At the time of his death, van der Lugt was the last Westerner in the bitterly contested city of Homs. On Monday morning, a still-unidentified assailant dragged him into the street outside his Jesuit residence, beat him, and then shot him twice in the head.
Most observers believe the killer was an Islamic radical, though a few suspect the Assad regime may have orchestrated the murder in order to blame the rebels.

For the last several years, van der Lugt served at a small center for mentally and physically disabled people. A Muslim charity would give him around nine pounds of flour every week, which he turned into bread, giving half a loaf to the 30 neediest people he knew.

“I try to help the mentally ill,” van der Lugt said in a recent interview, “not by analyzing their problems, as the problems are obvious and there’s no solution for them here. I listen to them and give as much food as I can.”

Just wondering but I wonder how many of the bright young things have spent fifty minutes engaged in something like that in any kind of danger.   And Fr. vand der Lugt wasn't the only one Allen mentioned by name.

Earlier this month, a 25-year-old Coptic Christian woman in Egypt named Mary Sameh George was hauled from her car near a church in Cairo, mauled to such an extent that portions of her scalp were torn off, and then killed when her throat was slit.

The assailants reportedly were supporters of the Muslim Brotherhood. In Vietnam, a Catholic convert and human rights activist named Dinh Dang Dinh died April 4 of untreated stomach cancer in prison, having been jailed in 2012 for “antistate propaganda.”

In that context, van der Lugt’s death has to be seen as part of a dramatic, and often untold, religion story of the early 21st century — the global war on Christians.

Different source give different figures on how extensive the persecution and murder of Christians is but it is real, despite what the bubble people living here might believe on the basis of their entirely parochial experience.

Also, alarmist rhetoric about a “war on religion” in places such as the United States is sometimes stretched past the breaking point, applied not to actual violence and oppression but to policy debates about which reasonable people draw differing conclusions.

That said, the scope and scale of real anti-Christian violence around the world is nonetheless staggering.

In North Korea and Eritrea, tens of thousands of Christians languish in what amounts to concentration camps for religious prisoners. In Nigeria, Christians face a growing menace from the radical Boko Haram movement. In Iraq, a once-thriving Christian community that can trace its roots back to the early centuries of the faith has been decimated. In India, poor Christians who often belong to the “untouchables” in the old caste system are routinely harassed by radical Hindus, suffering a violent attack at a rate of once every other day.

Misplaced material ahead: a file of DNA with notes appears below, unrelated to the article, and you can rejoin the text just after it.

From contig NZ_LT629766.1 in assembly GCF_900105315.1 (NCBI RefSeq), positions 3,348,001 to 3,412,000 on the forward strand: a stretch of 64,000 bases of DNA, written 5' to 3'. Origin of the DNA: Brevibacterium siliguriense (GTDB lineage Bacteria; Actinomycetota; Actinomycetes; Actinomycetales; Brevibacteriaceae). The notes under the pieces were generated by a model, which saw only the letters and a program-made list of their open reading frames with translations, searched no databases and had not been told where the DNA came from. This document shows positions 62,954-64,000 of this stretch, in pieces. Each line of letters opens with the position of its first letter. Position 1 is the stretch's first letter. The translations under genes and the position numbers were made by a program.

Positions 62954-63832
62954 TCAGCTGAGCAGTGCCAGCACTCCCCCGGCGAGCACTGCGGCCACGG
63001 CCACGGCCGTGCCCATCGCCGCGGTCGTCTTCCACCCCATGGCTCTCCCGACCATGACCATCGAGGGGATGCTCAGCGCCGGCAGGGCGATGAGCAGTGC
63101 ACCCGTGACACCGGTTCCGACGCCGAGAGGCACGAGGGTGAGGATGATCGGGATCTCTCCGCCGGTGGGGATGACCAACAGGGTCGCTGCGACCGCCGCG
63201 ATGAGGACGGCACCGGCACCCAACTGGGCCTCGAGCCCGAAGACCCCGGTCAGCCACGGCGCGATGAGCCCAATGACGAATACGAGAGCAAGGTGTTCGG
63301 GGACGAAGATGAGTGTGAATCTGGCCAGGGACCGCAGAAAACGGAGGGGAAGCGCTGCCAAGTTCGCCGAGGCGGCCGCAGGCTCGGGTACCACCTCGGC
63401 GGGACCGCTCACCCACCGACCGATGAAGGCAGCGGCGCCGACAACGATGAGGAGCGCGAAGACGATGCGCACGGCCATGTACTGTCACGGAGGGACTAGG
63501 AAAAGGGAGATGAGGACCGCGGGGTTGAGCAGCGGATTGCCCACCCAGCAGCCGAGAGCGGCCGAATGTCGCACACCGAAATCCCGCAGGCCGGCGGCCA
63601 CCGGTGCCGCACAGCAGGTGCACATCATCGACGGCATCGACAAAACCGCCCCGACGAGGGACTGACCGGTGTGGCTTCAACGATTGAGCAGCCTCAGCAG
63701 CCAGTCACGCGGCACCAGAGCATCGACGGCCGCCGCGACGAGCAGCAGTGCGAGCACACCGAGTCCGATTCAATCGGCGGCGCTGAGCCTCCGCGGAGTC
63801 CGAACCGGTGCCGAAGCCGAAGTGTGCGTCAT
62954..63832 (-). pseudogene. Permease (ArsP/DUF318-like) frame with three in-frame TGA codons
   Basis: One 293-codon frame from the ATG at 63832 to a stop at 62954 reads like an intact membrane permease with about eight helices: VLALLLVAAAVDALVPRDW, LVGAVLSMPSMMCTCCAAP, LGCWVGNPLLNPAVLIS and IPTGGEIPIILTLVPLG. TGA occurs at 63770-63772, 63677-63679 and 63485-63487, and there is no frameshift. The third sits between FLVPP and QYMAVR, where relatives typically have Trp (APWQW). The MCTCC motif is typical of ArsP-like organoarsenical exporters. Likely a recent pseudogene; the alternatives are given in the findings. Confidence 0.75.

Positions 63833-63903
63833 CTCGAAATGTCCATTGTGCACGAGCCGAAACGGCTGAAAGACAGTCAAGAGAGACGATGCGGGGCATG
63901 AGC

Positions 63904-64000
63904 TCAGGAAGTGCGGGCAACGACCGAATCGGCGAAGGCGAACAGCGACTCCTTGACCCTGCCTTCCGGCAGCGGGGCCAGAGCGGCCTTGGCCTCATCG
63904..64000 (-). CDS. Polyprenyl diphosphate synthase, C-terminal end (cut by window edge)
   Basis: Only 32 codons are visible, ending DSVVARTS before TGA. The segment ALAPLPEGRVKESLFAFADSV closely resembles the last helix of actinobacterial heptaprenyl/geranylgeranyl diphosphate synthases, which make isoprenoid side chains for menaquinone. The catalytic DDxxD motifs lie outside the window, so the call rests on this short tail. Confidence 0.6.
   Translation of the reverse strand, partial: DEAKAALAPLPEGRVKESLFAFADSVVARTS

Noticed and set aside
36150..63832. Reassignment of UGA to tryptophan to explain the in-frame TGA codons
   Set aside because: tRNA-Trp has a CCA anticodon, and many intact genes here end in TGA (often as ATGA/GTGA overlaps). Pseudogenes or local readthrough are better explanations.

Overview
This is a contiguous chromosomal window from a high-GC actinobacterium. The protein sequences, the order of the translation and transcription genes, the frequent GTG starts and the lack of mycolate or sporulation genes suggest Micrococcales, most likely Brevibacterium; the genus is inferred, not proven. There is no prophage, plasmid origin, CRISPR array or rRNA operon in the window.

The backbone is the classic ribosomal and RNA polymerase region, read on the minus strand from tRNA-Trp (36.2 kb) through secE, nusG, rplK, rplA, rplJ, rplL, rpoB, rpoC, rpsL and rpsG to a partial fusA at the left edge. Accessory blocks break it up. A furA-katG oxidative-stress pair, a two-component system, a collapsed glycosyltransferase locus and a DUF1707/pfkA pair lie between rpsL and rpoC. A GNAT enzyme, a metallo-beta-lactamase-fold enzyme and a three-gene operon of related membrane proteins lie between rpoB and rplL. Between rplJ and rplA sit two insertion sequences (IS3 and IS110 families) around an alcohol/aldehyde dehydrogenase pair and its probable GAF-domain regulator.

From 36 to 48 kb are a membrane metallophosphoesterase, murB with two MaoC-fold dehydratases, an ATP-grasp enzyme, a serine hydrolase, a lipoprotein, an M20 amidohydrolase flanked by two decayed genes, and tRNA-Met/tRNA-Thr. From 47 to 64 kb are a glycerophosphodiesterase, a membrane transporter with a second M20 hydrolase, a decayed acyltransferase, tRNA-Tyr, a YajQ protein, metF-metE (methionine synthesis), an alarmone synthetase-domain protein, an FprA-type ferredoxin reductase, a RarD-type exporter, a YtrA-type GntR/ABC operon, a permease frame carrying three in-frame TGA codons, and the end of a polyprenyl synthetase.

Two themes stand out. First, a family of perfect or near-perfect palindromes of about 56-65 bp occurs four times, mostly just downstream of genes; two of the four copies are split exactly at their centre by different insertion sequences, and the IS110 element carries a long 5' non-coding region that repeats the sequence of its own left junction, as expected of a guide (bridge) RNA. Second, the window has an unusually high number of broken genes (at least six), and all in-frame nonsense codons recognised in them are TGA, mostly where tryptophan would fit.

The high-end estimate for the number of Christians killed for their faith each year is around 100,000, while the low end is a few hundred. That works out to somewhere between one new Christian martyr every hour, if the higher figure is to believed, and one every day.

Considering the war against religion that the United States financed during the Reagan administration,  remember Iran-Contra,  the denial that there are Christians who are murdered for following their religion by people old enough to remember that deserves a name.  Amerinesia, perhaps?  

Remember this the next time you read Amanda Marcotte or some other big name bigot on the blogs snarking about this subject.  The fashionable anti-Christianity of today's left isn't much different from the fashionable anti-Semitism among the bright young things earlier in the last century or the anti-Islamic fashion among those who the bright young things officially despise as gauche, unfashionable bigots.   Among the bright young things, it's necessary to hate the right people at the right time, though, they will turn on a dime, especially as concerns Muslims, these days.

Update:  I'm almost tempted to post the comments by exactly the bright young thing and one superannuated poseur BYT as examples of what I'm talking about but I doubt anyone who is actually reading this is going to have any trouble imagining what those say.